New Jersey Gov.
Chris Christie’s plan to spend billions of dollars to rebuild the New Jersey State Education Trust Fund (ESTF) is on track to cost about $2.6 billion, according to a state auditor’s audit.
The audit, released Thursday, said Christie’s proposed spending plan includes an additional $2 billion for the ESTF to rebuild a state-owned ferry terminal, $1.6 million to create a new scholarship fund, and $2 million to rebuild New Jersey’s public school system.
Christie’s plan includes a $1 billion increase for the state’s “state capital funding” to help finance the new ferry terminal and the scholarship fund.
But the auditor said that figure will not cover the additional costs Christie is seeking to spend on repairing bridges and tunnels.
The ESTF is responsible for the $6.2 billion cost of the $1 trillion, $2 trillion bridge project that Christie’s administration is proposing to fund through a combination of federal stimulus and state borrowing.
The project is scheduled to begin in 2019 and take two decades to complete.
The auditor said the additional funding for the bridge project will not be covered by the state capital funding because it would come from the state, not the federal government.
The state has been pressing Christie to approve $4.4 billion in additional federal stimulus funds to help it finance the bridge repair project, but Christie has refused.
Christies administration says the state will still have to pay back the federal stimulus money.
The governor’s office did not respond to questions about the audit.
New Jersey is the only state in the nation with a $20 billion bond issue to pay for bridge repairs.
Christie has said that the state is already paying off the $4 billion bond, and he has said the $2-billion in additional capital funding will be used for projects to repair roads, bridges and other infrastructure.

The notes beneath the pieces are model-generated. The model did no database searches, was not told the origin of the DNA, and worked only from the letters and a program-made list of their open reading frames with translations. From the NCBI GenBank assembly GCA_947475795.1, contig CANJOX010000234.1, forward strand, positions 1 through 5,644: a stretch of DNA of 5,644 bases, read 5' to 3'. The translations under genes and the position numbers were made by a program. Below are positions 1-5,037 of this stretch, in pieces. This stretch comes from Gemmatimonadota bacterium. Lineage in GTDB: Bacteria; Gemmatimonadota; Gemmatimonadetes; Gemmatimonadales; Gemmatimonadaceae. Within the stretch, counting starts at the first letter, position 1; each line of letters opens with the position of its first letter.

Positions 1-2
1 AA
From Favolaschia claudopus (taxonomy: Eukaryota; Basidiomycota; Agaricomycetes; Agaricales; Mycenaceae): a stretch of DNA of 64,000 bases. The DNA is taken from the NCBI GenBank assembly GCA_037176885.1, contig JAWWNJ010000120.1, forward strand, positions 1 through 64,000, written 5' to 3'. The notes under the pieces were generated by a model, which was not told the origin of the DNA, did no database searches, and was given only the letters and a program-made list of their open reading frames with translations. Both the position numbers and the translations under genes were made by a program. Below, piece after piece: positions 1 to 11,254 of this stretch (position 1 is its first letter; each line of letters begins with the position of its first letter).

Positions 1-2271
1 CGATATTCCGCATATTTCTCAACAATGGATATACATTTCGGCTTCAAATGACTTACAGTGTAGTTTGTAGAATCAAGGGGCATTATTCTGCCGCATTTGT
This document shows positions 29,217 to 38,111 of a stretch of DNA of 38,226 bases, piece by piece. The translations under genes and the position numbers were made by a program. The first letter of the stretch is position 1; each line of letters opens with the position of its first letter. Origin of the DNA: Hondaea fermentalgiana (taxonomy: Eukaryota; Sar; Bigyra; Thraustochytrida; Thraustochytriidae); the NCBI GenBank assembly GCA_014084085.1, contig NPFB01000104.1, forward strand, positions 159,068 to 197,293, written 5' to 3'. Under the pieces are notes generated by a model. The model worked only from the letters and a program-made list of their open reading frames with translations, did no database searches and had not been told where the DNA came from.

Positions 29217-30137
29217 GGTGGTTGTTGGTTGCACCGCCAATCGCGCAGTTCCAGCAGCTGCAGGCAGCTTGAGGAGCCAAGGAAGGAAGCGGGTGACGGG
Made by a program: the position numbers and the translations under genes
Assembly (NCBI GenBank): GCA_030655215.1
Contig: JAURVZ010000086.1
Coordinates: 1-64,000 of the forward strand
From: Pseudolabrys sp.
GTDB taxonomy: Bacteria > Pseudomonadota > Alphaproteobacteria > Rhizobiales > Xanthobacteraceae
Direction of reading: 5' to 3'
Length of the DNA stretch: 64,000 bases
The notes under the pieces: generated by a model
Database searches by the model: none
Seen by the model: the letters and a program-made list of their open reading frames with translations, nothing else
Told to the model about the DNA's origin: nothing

ChristIE: New Jersey is not paying off its debt because we have not built our bridges yet.
He’s not spending money because we are building bridges.
Christie announces $2 Billion for NJESTF to repair NJ bridges, tunnels.
https://t.co/xJx8V9X1tO pic.twitter.com/e6gKwXpzHl — NJGov (@NJGov) October 18, 2018But the auditor, who is overseeing the state of New Jersey, said the state has a history of not spending its capital funds on infrastructure projects.
Christi’s plan, if approved, would be the largest in the state history, the auditor noted.
The Christie administration has been struggling to complete the repair of bridges and roads since it was inaugurated last year.
The New Jersey Department of Transportation (NJDOT) and NJ Transit have spent millions repairing the roads and bridges in New Jersey.
The DOT and NJT are still working to fix major bridges in the Garden State, including the New York-New Jersey Turnpike, the Hudson River Bridge and the George Washington Bridge.
The bridges were designed to last for 500 years, but they are now expected to take 20 years or more to be fully fixed.